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In order to effectively run ansible, the target machine needs to have a python interpreter. Coreos machines are minimal and do not ship with any version of python. To get around this limitation we can install pypy, a lightweight python interpreter. The coreos-bootstrap role will install pypy for us and we will update our inventory file to use the installed python interpreter.


ansible-galaxy install defunctzombie.coreos-bootstrap

Configure your project

Unlike a typical role, you need to configure Ansible to use an alternative python interpreter for coreos hosts. This can be done by adding a coreos group to your inventory file and setting the group's vars to use the new python interpreter. This way, you can use ansible to manage CoreOS and non-CoreOS hosts. Simply put every host that has CoreOS into the coreos inventory group and it will automatically use the specified python interpreter.



This will configure ansible to use the python interpreter at /home/core/bin/python which will be created by the coreos-bootstrap role.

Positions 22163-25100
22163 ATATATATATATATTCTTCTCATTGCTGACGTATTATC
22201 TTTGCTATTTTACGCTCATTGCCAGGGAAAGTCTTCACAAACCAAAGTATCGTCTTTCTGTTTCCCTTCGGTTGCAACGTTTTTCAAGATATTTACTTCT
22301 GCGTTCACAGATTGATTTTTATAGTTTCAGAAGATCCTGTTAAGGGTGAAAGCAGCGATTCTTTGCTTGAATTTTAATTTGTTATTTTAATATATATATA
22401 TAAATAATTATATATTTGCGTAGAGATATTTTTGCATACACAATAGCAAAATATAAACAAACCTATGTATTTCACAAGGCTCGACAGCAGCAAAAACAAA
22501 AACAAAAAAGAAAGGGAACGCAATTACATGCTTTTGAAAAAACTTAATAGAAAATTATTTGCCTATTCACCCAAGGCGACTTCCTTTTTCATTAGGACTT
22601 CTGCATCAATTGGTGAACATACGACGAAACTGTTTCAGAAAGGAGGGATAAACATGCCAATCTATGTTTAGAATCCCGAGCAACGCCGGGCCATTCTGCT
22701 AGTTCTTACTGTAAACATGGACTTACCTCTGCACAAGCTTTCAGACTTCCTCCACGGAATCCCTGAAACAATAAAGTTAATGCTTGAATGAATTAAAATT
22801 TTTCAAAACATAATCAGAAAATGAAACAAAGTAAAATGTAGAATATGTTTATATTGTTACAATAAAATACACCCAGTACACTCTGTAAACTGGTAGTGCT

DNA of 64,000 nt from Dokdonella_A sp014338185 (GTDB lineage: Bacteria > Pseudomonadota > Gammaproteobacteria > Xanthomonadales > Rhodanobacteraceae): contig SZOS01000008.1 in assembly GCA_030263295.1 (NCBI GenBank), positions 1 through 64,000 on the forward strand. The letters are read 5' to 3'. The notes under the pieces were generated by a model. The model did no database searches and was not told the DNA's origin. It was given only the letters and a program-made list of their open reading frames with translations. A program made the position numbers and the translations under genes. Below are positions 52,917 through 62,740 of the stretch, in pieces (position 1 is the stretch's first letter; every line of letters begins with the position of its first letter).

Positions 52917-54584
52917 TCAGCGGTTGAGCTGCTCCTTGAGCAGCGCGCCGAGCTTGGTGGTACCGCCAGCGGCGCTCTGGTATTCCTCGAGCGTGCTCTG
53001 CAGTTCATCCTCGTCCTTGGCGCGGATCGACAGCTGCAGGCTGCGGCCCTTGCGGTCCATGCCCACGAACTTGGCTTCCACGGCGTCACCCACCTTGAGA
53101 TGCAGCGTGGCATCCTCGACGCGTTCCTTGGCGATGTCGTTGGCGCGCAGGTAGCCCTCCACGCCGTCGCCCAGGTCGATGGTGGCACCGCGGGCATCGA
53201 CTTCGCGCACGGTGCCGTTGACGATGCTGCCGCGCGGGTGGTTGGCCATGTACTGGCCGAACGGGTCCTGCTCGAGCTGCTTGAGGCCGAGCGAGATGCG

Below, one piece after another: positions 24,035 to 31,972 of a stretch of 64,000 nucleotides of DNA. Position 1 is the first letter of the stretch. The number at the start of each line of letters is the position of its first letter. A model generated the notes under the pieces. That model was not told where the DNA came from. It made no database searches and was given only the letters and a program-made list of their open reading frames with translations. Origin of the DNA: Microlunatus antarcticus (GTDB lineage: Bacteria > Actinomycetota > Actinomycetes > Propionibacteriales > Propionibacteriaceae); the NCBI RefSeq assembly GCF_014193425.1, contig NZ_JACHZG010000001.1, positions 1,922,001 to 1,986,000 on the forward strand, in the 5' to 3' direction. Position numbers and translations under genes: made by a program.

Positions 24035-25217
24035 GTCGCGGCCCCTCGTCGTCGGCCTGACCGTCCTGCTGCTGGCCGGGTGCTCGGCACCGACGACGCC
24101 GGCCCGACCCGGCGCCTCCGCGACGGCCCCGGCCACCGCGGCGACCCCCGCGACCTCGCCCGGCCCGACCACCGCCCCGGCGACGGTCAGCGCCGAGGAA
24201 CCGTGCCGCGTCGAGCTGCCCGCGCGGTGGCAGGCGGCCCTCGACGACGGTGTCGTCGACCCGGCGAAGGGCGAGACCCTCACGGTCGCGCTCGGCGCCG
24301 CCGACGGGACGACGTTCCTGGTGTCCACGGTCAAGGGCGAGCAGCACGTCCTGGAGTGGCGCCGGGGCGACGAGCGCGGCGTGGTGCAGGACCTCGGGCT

Bootstrap Playbook

Now you can simply add the following to your playbook file and include it in your site.yml so that it runs on all hosts in the coreos group.

- hosts: coreos
  gather_facts: False
    - defunctzombie.coreos-bootstrap

Make sure that gather_facts is set to false, otherwise ansible will try to first gather system facts using python which is not yet installed!

Example Playbook

After bootstrap, you can use ansible as usual to manage system services, install python modules (via pip), and run containers. Below is a basic example that starts the etcd service, installs the docker-py module and then uses the ansible docker module to pull and start a basic nginx container.

- name: Nginx Example
  hosts: web
  sudo: true
    - name: Start etcd
      service: name=etcd.service state=started

    - name: Install docker-py
      pip: name=docker-py

    - name: pull container
      raw: docker pull nginx:1.7.1

    - name: launch nginx container